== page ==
Recently I heard from a colleague down in Madison who read my column about the apparent woodpecker assault on my oak tree. Andrea Diss-Torrance is the Invasive Forest Insect Program Coordinator with the Public Lands and Conservation Services Section of the DNR Forestry Bureau. She surmised from my column that the guilty party was most likely a pileated woodpecker, and it was probably after carpenter ants, a delicacy to these birds. This makes sense; the damage looks a lot like how a bear shreds a log lying on the ground. Once they get into the wood, the ants grab their larvae and try to escape. Time is of the essence; you have to really throw some chips to get as many ants and larvae as you can.
It happens occasionally that someone comes to my office and blames a woodpecker for killing their tree. In fact, it is most likely that insects killed the tree, and the woodpecker was there to eat the perpetrators. Andrea Diss-Torrance sent me some great information about the value of woodpeckers. Here are some of her quotes:
“One of the most reliable indications of emerald ash borer (EAB) infesting an ash is when woodpeckers flick the bark off an ash during winter going after the larvae. This indication of infestation is very helpful because it flags a tree that is likely to become a hazard soon. Community foresters and DNR parks managers use woodpeckers as an early warning system to prioritize ash trees for removal before they can fall on someone. Woodpeckers are one of the most important biological control methods of EAB in North America and the most important native predator. They have been observed to remove up to 95 percent of EAB larvae in some trees.”
We are on the watch for EAB up here, and have implemented firewood regulations to try to control the spread.
“Woodpeckers prefer to forage on dead or dying trees, especially in the winter as these trees are the ones with the highest populations of woodborers in them. This is helpful as it lowers the number of adult pests that will emerge from these trees in the spring to mate and lay the next generation of eggs.”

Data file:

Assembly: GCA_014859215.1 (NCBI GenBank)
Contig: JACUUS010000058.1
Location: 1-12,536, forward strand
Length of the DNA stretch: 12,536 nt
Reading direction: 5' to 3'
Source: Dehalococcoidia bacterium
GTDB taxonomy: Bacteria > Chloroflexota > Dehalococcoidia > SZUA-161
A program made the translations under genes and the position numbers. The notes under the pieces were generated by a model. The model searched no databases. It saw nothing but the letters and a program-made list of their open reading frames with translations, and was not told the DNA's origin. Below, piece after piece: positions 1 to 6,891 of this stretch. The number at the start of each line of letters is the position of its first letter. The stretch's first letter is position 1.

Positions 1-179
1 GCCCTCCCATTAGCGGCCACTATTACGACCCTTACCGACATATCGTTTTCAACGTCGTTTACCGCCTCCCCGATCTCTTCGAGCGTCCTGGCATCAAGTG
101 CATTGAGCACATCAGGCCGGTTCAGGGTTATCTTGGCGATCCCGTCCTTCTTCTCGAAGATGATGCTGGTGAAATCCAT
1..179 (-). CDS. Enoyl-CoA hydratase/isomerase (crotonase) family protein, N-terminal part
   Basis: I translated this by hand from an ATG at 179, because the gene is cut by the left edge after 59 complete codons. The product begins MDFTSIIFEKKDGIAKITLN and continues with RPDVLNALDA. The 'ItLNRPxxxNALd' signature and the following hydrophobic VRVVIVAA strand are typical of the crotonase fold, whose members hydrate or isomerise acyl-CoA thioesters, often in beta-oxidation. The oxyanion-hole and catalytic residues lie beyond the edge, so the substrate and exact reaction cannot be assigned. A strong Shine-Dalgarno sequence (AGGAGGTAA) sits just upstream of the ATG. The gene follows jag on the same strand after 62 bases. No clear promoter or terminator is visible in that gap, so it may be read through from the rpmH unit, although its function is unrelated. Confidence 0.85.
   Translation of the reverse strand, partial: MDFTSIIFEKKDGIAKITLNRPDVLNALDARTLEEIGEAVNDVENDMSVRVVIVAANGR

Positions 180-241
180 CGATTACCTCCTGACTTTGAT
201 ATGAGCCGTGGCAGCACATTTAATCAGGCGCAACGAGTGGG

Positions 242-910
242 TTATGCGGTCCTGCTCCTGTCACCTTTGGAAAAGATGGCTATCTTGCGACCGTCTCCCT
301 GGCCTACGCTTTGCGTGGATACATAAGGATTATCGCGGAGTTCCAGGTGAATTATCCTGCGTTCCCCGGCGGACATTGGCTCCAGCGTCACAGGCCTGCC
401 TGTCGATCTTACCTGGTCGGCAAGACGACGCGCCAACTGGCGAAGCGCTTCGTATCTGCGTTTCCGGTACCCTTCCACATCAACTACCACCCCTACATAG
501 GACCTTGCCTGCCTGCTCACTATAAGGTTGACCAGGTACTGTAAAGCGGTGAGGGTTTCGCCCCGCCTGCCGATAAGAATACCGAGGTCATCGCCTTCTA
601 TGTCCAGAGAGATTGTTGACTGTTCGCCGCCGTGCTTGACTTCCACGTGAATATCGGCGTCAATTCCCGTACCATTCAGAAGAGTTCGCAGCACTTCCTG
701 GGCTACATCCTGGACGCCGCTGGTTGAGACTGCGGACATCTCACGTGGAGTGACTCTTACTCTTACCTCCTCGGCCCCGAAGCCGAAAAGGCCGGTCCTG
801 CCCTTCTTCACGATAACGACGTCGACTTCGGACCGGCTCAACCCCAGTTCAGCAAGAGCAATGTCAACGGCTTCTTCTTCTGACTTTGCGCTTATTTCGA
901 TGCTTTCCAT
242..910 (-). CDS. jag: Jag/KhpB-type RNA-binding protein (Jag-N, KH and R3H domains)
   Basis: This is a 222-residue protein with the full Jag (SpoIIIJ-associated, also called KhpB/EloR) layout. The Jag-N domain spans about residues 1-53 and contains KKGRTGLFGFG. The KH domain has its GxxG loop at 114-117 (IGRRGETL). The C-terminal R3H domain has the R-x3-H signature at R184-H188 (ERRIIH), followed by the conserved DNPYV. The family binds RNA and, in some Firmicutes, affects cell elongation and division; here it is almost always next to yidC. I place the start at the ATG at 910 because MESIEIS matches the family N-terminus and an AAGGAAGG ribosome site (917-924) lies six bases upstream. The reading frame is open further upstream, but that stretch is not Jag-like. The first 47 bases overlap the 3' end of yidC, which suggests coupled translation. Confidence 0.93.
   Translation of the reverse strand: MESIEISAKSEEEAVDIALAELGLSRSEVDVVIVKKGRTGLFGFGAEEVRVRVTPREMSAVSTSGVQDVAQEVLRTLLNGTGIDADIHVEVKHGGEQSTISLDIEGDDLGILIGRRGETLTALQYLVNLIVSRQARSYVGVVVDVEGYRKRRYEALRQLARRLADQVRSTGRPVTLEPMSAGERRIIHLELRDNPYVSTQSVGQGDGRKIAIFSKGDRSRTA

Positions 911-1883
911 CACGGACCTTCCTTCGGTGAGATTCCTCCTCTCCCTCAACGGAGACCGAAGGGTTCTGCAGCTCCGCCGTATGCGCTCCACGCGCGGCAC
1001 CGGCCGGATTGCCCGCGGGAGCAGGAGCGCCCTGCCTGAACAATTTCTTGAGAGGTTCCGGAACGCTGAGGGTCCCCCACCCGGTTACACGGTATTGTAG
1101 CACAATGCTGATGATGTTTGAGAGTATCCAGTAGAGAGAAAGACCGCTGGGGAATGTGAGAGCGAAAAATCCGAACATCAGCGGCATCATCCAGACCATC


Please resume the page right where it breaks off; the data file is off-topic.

She further explains, “Many bird and mammal species nest or shelter in cavities woodpeckers have made and used for nesting. Bluebirds, chickadees, wrens, some warblers, nuthatches, tree swallows, swifts, screech and barred owls, wood ducks and hooded mergansers, as well as bats, squirrels, deer mice and pine martens are among species that depend on woodpeckers to make the comfy cavities for their use once the woodpecker has finished nesting in it.”
I couldn’t agree more; in college, we studied a forest transect and found a great majority of the tree-nesting wildlife species observed used holes excavated by woodpeckers on the south and east faces of trees.
Here in the Northwoods, we have a good number of woodpecker species. Two species of special concern, the red-headed and black-backed woodpeckers, are few in number. We have a good number of downy, hairy and pileated woodpeckers here. We also have Northern flickers and yellow-bellied sapsuckers, which are kinds of woodpeckers as well. Andrea says, “Sapsuckers may drill shallow holes in trees (look for orderly rows of small holes) to lap up the sweet sap that oozes out. This damage is tiny, though, and typically well tolerated by a tree.”
Do we have any other creatures that gobble up tree sap? Squirrels and humans come to mind! In fact, people regularly tap maples, collecting gallons of sap per tree with no effect on the health of these trees.
So, woodpeckers are truly friends of the forest, not fiends. They serve an important ecological function, and there is room for them in a healthy forested landscape.
Jeremy Holtz is a wildlife biologist with the Wisconsin DNR and writes a weekly column in the Star Journal.To contact him, call (715) 365-8999.